news 0 Comments
Posted on 03/04/2014
An issue of paramount importance to patients with a chronic disease is managing their condition in their daily life. This is particularly so when it involves self-injection. More than 200 nurses attended a symposium on the subject organized by Connecting Nurses at the February 14 annual meeting of the French Association for the development of therapeutic education (AFDET) to discuss future of self-injection and promote dialogue between nurses and patients.
Self-injected medications require patients to inject themselves as part of their daily life, sometimes several times a day. This pratice allows them to be autonomous in managing their disease, especially when they are far from the medical world and the support of healthcare professionals. But it can also be painful. Patient comfort was the central subject of a symposium on "Self-injection: from the patient experience to the patient partner, building innovation together," organized by Connecting Nurses at the recent AFDET Congress.
The meeting’s goal was to foster discussion between the scientific and medical community regarding everyday life conditions for patients and their families. Participating nursing professionals heard from patients and nurses about current practices, patient expectations and the importance of education and innovation in reinforcing patient empowerment.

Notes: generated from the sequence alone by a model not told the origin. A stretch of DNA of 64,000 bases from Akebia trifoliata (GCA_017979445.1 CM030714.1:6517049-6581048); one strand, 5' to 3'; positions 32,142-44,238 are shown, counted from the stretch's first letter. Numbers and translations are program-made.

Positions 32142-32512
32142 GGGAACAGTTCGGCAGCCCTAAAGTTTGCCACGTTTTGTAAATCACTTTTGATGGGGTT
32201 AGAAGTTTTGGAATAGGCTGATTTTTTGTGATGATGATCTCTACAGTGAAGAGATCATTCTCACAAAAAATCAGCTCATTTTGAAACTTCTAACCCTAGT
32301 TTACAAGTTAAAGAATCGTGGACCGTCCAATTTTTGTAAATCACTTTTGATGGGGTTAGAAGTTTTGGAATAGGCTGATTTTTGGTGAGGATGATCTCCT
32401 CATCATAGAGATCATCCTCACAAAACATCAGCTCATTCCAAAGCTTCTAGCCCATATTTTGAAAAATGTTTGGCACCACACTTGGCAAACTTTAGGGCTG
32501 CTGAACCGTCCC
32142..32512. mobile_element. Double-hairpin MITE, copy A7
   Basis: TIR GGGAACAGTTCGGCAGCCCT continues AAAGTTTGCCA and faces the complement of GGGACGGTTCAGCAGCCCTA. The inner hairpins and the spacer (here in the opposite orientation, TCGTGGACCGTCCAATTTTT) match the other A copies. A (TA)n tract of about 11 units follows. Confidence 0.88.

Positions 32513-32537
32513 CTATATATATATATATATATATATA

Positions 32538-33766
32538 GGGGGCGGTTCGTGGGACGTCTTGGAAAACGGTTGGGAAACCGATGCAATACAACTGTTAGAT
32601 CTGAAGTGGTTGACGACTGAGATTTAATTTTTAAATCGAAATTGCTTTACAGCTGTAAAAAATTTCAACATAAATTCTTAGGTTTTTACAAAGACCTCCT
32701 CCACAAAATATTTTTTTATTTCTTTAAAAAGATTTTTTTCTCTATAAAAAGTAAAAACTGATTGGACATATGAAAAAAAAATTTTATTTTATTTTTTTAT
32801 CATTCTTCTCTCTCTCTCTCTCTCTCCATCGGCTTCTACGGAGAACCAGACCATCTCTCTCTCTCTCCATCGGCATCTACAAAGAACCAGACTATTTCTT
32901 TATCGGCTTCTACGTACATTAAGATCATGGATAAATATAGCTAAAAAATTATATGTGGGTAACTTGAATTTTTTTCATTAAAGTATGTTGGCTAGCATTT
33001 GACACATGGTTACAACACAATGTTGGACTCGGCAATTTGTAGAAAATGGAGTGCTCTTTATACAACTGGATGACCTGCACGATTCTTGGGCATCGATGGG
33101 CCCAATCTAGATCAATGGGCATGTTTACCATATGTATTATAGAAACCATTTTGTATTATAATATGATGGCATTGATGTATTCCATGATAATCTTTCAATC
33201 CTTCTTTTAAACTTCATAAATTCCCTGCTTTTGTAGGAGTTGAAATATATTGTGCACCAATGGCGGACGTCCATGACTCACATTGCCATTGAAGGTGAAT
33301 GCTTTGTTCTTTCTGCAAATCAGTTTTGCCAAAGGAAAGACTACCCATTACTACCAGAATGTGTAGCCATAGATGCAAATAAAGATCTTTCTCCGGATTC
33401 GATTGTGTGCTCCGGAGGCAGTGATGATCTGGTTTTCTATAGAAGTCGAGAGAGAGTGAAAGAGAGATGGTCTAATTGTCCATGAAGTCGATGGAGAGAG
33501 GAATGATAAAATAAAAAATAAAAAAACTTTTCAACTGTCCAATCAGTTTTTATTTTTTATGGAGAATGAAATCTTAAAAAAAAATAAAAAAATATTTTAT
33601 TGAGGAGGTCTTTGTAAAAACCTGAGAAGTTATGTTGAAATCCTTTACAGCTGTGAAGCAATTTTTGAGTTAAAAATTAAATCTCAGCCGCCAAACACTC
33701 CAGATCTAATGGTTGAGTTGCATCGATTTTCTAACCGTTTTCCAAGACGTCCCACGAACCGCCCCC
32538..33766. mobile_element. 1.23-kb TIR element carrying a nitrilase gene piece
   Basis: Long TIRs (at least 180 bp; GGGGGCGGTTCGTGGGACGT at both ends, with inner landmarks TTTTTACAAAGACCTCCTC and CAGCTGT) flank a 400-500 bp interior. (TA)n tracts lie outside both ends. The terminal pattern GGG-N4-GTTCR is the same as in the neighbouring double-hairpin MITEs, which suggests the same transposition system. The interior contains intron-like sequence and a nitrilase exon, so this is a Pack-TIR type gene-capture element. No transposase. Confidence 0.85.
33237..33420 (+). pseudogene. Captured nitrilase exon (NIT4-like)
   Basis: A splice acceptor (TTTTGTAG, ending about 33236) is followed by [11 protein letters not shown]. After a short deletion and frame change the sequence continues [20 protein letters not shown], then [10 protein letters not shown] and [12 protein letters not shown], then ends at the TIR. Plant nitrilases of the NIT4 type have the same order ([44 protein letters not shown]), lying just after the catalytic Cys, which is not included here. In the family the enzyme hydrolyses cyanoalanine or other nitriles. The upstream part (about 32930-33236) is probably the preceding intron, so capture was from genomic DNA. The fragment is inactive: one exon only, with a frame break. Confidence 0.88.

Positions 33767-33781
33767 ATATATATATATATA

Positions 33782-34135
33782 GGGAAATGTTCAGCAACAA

Antoine Pau, a leading investor in new health technologies, underlined the importance of innovation in his presentation, "In 10 years, we would no more have needles," signaling significant transformation in coming years. Technological innovations already possible today to improve the comfort of patients include vaccinations via micro needles that significantly diminish the pain and facilitate immunization.
Connecting Nurses was developed to enhance professional nursing practices and reinforce the fundamental role of nurses in healthcare delivery. In September, Sanofi teams and Connecting Nurses launched an international working group of five patients and six nurses to stimulate discussion and exchanges between the two communities: sharing experiences on self-injection, physical barriers and appropriate psychological responses, the role of nurses, treatment adherence and monitoring. Several solutions have emerged from these exchanges as well as a shared conclusion of the need to enable patients to master self-injection with confidence and to build a stronger educational relationship between health personnel and patients. The initial solutions have already been integrated into practices and exchanges are continuing between focus group members.